As a managed service provider we make recommendations to replace hardware proactively as it ages. We typically recommend replacing desktops, laptops and servers every 3 to 5 years. Oftentimes our clients ask “why should I replace my server when it’s working fine?” This is a legitimate concern and we can see why one would think this. Why should they replace hardware when it still works? The problem with that mindset is that the server works – until it doesn’t.
The picture below is from a raid controller on a server. This card is what creates redundancy on the server with multiple hard drives. If one drive fails the other one or two pick up where that one left off. This is a really great idea, and is assumed on all servers. Every server that we have configured over the last 10 to 15 years has had a raid controller. In this case this card was from a server that was aging and should have been replaced. One drive failed, and the other one should have picked up where that one left off. The problem is that the hardware failure not only occurred at the drive itself but at the controller card. If you look closely you’ll see those little cylinders. Those are capacitors and they have a slightly domed top. As I said before this hardware worked fine. Until it didn’t. There was absolutely no notice that there was an impending failure until it quit.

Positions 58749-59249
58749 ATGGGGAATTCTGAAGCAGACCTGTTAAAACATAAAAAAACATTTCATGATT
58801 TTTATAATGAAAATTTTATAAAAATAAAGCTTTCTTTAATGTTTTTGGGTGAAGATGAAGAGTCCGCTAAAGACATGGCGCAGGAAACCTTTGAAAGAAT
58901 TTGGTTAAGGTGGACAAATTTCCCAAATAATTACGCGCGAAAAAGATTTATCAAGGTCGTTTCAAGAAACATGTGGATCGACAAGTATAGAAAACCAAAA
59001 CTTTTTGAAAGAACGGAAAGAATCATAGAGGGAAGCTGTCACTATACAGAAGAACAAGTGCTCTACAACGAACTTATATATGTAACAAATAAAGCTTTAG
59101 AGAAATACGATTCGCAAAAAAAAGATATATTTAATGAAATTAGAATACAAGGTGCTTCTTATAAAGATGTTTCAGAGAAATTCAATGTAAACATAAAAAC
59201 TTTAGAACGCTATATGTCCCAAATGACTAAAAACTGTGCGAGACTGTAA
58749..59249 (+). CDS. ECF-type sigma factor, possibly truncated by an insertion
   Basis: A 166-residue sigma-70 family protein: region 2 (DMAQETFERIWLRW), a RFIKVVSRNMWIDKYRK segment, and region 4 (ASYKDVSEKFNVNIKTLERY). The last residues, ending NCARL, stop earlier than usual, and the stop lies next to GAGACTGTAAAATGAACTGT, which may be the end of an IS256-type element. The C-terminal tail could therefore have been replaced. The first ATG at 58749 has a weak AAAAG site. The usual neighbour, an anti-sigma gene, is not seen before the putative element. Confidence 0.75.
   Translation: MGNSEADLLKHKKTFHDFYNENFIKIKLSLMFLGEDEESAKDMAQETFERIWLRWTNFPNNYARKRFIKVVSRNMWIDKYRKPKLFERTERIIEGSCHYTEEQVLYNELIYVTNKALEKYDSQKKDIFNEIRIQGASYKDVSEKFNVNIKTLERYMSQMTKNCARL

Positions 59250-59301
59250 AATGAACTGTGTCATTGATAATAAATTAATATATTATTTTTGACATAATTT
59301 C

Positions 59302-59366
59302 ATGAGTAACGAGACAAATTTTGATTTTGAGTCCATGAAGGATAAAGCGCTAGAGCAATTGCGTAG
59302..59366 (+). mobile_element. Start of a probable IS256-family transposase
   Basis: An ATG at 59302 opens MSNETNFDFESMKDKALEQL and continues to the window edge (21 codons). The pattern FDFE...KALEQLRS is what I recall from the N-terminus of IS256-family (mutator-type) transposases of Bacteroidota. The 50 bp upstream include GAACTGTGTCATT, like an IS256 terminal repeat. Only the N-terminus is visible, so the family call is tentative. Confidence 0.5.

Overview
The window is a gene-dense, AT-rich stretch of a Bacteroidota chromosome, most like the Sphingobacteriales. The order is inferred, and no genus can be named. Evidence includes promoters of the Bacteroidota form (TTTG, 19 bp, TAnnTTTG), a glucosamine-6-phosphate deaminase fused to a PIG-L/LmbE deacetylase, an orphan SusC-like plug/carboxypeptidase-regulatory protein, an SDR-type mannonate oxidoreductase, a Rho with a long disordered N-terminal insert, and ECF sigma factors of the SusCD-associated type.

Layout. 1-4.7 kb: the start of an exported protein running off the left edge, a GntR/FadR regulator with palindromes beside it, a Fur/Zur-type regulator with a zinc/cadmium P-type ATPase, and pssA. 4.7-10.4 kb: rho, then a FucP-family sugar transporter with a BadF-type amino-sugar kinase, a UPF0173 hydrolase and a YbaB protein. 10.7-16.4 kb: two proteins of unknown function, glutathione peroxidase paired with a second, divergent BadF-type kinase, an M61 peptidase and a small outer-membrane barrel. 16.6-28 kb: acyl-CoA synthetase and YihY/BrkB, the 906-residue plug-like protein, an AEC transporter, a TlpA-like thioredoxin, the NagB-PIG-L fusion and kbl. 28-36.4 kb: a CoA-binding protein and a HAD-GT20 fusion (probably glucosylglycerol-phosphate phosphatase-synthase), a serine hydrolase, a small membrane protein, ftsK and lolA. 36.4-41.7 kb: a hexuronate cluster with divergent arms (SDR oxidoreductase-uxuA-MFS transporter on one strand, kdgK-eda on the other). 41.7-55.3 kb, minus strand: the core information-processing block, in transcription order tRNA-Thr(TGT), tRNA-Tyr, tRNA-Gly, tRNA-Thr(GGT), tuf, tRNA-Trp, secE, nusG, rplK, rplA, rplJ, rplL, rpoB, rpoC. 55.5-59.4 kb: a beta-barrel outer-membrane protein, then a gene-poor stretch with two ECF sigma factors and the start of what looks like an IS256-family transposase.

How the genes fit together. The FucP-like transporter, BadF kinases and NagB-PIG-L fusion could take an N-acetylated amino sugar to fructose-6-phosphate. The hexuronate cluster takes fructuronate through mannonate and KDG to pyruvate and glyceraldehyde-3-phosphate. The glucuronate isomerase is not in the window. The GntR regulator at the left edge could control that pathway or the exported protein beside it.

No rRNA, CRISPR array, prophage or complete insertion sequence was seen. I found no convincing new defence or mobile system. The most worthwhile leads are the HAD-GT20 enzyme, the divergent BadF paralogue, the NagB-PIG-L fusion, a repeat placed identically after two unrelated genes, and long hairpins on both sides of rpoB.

Even though the server had a good backup, the hardware failure can really cause chaos in the office due to the system downtime, and the time that it takes to get new hardware shipped and installed. This is not an ideal situation.
Why do we recommend to replace hardware on a regular basis, and also why do we recommend to keep servers under warranty as long as they are in use? Because they work – until they don’t.